Faster in-flight Wi-Fi could herald end of seat-back entertainment

airlines ramping flight wi fi herald end seat back entertainment united economy plus
This week, United Airlines announced it plans to roll out Wi-Fi to its fleet of 200-plus two-cabin regional jets, the smaller planes that airlines use for short-to-medium-range flights, typically to smaller airports. United will use Gogo’s ATG-4 Wi-Fi service, a next-gen version that uses Gogo’s existing air-to-ground infrastructure and delivers download speeds of up to 9.8 Mbps.

By now, having in-flight Wi-Fi onboard planes isn’t new. Many airlines offer the service on select routes, and some like Virgin America offer Wi-Fi on every plane. But besides letting you surf the Web or check your email, United’s new Wi-Fi service will be fast enough to stream entertainment to personal electronics like smartphones, tablets, and computers.

For travelers on these newly Wi-Fi-enabled United planes – with installations beginning later this year and completed next year; personal device entertainment will be added starting next year – it means they can kill some time in the air, whether it’s catching up on work messages or watching a movie. The download speeds aren’t exactly lightning-fast, but it will be enough to service planes that seat between 50 and 100 people (ATG-4 is currently in use on some of United’s larger Boeing 757 planes). You may wonder why anyone would pay for Wi-Fi and entertainment on short flights; although many of these small jets fly on routes of less than an hour, United does use them on flights that last more than 2.5 hours, such as the Los Angeles-to-Dallas route.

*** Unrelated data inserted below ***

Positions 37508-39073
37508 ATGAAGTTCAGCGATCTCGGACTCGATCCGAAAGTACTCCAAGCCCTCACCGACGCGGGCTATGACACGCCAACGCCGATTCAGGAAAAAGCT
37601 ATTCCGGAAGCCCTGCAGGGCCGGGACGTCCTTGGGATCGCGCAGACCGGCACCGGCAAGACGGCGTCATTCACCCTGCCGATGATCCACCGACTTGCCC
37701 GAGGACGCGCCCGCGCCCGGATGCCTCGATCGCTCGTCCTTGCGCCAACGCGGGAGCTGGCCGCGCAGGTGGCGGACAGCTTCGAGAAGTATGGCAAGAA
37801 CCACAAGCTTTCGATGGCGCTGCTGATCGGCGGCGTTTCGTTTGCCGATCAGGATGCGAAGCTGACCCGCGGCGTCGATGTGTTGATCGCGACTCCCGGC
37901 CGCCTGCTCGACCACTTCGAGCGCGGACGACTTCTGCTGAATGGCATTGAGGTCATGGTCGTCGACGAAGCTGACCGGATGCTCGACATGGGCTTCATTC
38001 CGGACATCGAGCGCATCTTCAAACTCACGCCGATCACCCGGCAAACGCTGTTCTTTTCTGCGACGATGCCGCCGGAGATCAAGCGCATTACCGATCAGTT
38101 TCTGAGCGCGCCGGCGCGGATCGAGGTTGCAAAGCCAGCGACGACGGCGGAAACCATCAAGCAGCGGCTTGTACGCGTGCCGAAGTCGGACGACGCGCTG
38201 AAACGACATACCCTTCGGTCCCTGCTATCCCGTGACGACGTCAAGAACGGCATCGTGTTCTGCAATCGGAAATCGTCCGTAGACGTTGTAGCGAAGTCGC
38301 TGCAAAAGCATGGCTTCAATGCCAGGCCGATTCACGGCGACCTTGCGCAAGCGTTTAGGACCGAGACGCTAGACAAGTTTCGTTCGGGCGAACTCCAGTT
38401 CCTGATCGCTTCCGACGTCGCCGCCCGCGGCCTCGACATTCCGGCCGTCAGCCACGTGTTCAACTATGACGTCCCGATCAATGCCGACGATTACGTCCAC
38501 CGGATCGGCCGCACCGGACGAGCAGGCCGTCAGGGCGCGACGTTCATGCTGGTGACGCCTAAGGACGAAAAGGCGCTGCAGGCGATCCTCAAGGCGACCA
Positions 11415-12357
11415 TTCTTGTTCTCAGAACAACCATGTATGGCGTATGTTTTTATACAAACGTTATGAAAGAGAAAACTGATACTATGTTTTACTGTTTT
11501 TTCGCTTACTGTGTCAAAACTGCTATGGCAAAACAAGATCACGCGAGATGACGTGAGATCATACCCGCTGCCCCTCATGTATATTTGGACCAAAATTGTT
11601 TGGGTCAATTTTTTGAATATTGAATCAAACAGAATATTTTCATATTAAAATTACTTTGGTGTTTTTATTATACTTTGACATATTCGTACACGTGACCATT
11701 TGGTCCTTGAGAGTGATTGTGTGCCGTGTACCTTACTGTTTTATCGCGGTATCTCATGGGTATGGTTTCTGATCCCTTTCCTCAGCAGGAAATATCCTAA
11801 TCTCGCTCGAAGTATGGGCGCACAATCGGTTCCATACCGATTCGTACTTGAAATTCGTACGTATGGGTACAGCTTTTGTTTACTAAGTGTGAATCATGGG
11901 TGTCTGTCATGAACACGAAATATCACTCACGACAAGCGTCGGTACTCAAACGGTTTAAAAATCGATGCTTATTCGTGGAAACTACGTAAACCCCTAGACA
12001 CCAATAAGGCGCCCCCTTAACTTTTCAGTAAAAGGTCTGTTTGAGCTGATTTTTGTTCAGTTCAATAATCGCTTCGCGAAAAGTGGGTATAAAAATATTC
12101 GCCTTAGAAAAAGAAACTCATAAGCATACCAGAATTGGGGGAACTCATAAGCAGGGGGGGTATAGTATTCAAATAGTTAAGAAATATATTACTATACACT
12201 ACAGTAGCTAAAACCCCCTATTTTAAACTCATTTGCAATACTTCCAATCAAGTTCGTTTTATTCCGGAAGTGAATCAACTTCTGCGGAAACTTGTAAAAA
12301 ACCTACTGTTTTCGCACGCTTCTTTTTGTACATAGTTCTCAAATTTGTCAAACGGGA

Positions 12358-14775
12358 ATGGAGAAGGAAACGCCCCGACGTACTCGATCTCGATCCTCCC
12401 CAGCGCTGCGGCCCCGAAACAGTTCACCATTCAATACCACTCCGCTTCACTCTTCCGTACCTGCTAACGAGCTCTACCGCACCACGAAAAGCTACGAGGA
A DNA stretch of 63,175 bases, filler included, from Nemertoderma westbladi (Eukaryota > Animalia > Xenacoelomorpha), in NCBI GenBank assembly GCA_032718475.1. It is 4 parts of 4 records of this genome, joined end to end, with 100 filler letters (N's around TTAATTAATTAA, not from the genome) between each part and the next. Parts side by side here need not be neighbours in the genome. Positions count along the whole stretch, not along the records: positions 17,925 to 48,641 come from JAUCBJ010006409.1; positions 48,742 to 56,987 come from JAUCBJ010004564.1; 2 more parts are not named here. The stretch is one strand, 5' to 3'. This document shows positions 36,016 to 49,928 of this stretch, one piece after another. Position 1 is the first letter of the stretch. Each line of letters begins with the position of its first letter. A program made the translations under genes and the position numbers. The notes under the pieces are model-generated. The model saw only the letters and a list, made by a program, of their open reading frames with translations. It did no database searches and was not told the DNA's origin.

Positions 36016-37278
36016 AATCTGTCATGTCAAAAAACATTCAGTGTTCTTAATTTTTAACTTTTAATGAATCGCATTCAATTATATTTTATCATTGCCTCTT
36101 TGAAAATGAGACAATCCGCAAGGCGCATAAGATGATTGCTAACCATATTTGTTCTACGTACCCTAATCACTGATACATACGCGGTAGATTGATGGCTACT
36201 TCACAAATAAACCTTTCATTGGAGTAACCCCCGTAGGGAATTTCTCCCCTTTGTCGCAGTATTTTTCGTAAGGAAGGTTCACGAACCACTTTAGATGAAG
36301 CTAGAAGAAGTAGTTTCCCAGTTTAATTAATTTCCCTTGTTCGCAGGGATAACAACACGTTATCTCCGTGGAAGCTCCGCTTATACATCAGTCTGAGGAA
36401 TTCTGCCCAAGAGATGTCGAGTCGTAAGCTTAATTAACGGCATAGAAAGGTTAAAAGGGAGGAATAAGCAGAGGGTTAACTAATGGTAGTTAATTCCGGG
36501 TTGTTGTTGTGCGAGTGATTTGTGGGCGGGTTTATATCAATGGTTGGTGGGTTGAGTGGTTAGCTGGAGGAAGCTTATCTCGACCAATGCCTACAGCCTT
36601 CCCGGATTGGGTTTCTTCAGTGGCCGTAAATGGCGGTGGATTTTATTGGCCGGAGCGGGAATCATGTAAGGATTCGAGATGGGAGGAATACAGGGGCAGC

United's regional jets, like this CRJ-700, don't provide seat-back monitors, but the installation of Wi-Fi will allow United to offer onboard entertainment to passengers' personal devices.
United’s regional jets that service short-to-medium haul routes, like this CRJ-700, don’t provide seat-back monitors, but the installation of Wi-Fi will allow United to offer onboard entertainment to passengers’ personal devices. (Credit: United)